The scuttlebutt about 2014 is fairly typically heavy with males.
Massachusetts does not have a great record of electing women to high office but 2010 might have been a turning point. Then a record four women (Martha Coakley, Karyn Polito, Mary Z. Connaughton, and Suzanne Bump) were nominated for statewide office and since then we’ve sent the first women to the United States Senate.
The 2010 Auditor’s race was the first to feature two women as major party nominees and 2010 was the first in which the GOP nominated two women for statewide office.
But given Massachusetts’ own history featuring an extraordinary lack of women, there’s much more to do. It begins, in part, with the world of the scuttlebutt, the buzz, what you’re hearing about who might be in and who might be out. So I’ll add some of my own thinking only about the 2014 statewide elections.
If Martha Coakley enters the gubernatorial race, she’ll instantly become a front-runner. Juliette Kayem is also exploring a race though a Coakley candidacy will take up a lot of the political oxygen.
But given that the Attorney General is one of those rare public officials who seems perfectly at home in the office she holds—and quite popular there at the same time—my guess is that she opts to stay put.
If so, it seems likely that both Bill Galvin and Suzanne Bump will also stay put.
That keeps the gubernatorial race wide open and Kayem could, should she throw her hat in the ring, emerge as the Deval Patrick of the year—the thoughtful outsider who can bring together a winning progressive coalition. If she finds her own John Walsh—the organization and grass-roots guru—she’ll be a force for the nomination.
That leaves wide open races for Lieutenant Governor and Treasurer.
A top-tier of newcomers to state races could very well include those who have already begun to make a name statewide: Salem Mayor Kim Driscoll, Fitchburg Mayor Lisa Wong, and Boston City Councilor Ayanna Pressley. All should be prominently mentioned when prognosticators think aloud.
Two others who could have statewide appeal but are busy at the moment taking a step elsewhere are State Senators Katherine Clark and Karen Spilka. But should they fall just short in the crowded race for Ed Markey’s former congressional seat, they’d still have some time in late 2013 to get some fundraising and organizing into place for 2014.
Another obvious choice for statewide office is Senate President Therese Murray. Term limited in the presidency, Murray is not likely to want to return to the back benches. A trailblazer in her own right, she’d bring a very loyal team to a statewide race.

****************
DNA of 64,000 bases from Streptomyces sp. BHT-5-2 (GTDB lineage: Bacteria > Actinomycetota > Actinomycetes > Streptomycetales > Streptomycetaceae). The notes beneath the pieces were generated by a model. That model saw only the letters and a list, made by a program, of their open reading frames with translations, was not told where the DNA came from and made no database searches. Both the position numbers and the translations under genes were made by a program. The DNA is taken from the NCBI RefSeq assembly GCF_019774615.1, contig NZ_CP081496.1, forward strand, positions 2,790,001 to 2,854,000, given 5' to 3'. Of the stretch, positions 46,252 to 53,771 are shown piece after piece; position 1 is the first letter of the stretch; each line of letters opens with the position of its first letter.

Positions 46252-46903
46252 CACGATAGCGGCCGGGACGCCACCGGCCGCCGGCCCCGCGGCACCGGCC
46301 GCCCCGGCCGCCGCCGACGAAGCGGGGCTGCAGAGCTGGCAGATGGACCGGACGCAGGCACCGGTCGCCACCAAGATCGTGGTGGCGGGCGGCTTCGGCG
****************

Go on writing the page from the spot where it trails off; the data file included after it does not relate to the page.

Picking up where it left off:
Given its size, most of the energy and diversity of choices is on the Democratic side but Republicans have talent down ballot that could easily rise up to a statewide race.
At the moment the GOP is looking at the Big Three—Charlie Baker, Scott Brown, and Gabriel Gomez–and with the GOP hungry for a win given their lockout of state offices since the 2006 elections and the return to an all Democratic congressional delegation, they will desperately want to avoid divisive primaries. But doing so can also prevent serious candidacies from women who could provide the shot in the arm for the state’s extreme minority party.
Most notably in my mind are former Auditor candidate Mary Z. Connaughton. She came the closest in 2010 to making a beachhead into the all-Democratic lineup at the state level. Current state representative Shaunna O’Connell could give any one of the big three a run if she’s serious about forging ahead. Former Treasurer candidate Karyn Polito should also be on a short list.
Any one of them should be serious contenders for Lieutenant Governor. It’s worth noting that future Massachusetts bigwigs Frank Bellotti, Elliot Richardson, Frank Sargent, Tom O’Neill, John Kerry, Paul Cellucci, and Jane Swift all served as Lieutenant Governor. Calvin Coolidge served as LG and President, so there’s that to consider.
Wrapping up our list of 2014 candidates, we should seriously include two party leaders, current GOP chair Kristen Hughes and former chair Jennifer Nassour.
Hughes also serves as a Quincy city councilor and a recent fundraiser attracted Baker and Brown and national committeewoman Chanel Prunier. She got her start in politics at a very young age by volunteering for Weld’s 1990 gubernatorial campaign. It’s hard to run a party and run for statewide office and given that she was only recently elected chair, she may well opt to pass on 2014 and look ahead to 2018.
Finally, Nassour remains a happy warrior for the GOP and on her watch the party both won a US Senate seat and doubled its anemic showing in the state House of Representatives.
Given the Republican Party’s history of gubernatorial candidates choosing a running mate before the convention, Baker would do well to consider Hughes and Nassour.
Looking beyond 2014 it’s easy for me to see future statewide candidacies from state representative Sarah Peake, Senator Linda Dorcena Forry, and Mayor Carolyn Kirk.
If she can win reelection in 2014, newly elected state representative Leah Cole will also figure prominently in future plans for her party.
Scuttlebutt is not scientific and there are many others I’m probably missing and I hope readers might add to the list.